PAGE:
Everything is simple here: the bank attracts the money of those who have free capital, paying a bonus in the form of interest, and distributes it in those areas that will bring him a profit, covering the costs of servicing the deposit. It could be said that banks thereby stimulate the development of the national economy, supporting loans and investment companies. But all are driven by one goal – to earn.
The interest rate on deposits to some extent depends on how much the bank wants to receive the money of the depositor. And his strategy plays a decisive role in this. For example, as practice shows, loan rates are higher for retail short-term unsecured loans (this explains them with a higher level of risk). Accordingly, a bank aimed at retail lending will offer higher deposit rates. And if the bank’s risk management system is built correctly, then the probability of deposit loss will be negligible.
Why does the bank need our money? For lending. But another situation is also possible: for patching holes in the balance. I will give an example from practice. In one country, at some point, a mortgage boom arose. It was more profitable to take property on credit in foreign currency because of lower interest rates in the equivalent, and loans, of course, were long-term. Therefore, it became a surprise for foreign currency borrowers when, due to the sending of the course to free float in the national currency, their loans increased by 3 times.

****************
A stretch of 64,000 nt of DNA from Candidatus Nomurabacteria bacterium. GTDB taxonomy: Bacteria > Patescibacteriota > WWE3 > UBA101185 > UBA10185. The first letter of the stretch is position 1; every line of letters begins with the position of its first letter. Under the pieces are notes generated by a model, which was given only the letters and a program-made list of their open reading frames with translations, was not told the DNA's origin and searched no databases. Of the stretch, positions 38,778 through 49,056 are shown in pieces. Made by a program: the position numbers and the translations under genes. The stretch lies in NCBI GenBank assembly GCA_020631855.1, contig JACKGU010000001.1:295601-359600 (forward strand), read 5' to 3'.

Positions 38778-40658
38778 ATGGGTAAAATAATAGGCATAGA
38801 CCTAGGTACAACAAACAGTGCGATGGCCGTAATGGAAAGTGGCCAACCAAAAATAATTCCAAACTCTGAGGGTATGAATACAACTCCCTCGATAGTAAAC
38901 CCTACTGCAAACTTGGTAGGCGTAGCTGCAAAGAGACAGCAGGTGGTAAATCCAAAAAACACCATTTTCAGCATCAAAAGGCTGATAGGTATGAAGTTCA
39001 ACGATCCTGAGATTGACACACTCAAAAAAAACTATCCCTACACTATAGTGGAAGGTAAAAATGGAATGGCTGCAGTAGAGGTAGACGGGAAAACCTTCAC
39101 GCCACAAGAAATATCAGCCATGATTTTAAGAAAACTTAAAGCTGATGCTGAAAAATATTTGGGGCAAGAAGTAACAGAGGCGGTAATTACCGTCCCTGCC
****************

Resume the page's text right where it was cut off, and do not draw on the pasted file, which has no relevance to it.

Massive defaults and challenging loan agreements have begun. Banks were forced to add to the exchange difference reserves from their own profits. Attempts to sell collateral, valued at the old rate, did not solve the problem. As the last straw, banks raised deposit rates, hoping at the expense of depositors to close the liquidity problem. True, the depositors themselves, in the wake of the panic, were quick to withdraw deposits. The result is logical: about 1/3 of the banks that could not bridge the balance gap ended their existence.
Something similar happened in the United States in 2008. Then banks needed the money of depositors and investors in order to finance new mortgages. Mortgages (a type of security) were issued under them, supposedly secured by loans, and were sold to investors. Conclusion: high deposit rates may indicate potential problems of the bank.
And one more interesting point: if you saw high rates on deposits at the bank, this does not always mean that the bank needs your money. It is possible that he needs you. Attracting customers, the bank also tries to impose other types of services on them: loans and credit cards, salary projects, underwriter services, issuing guarantees, selling precious metals, brokerage services, value storage services, etc.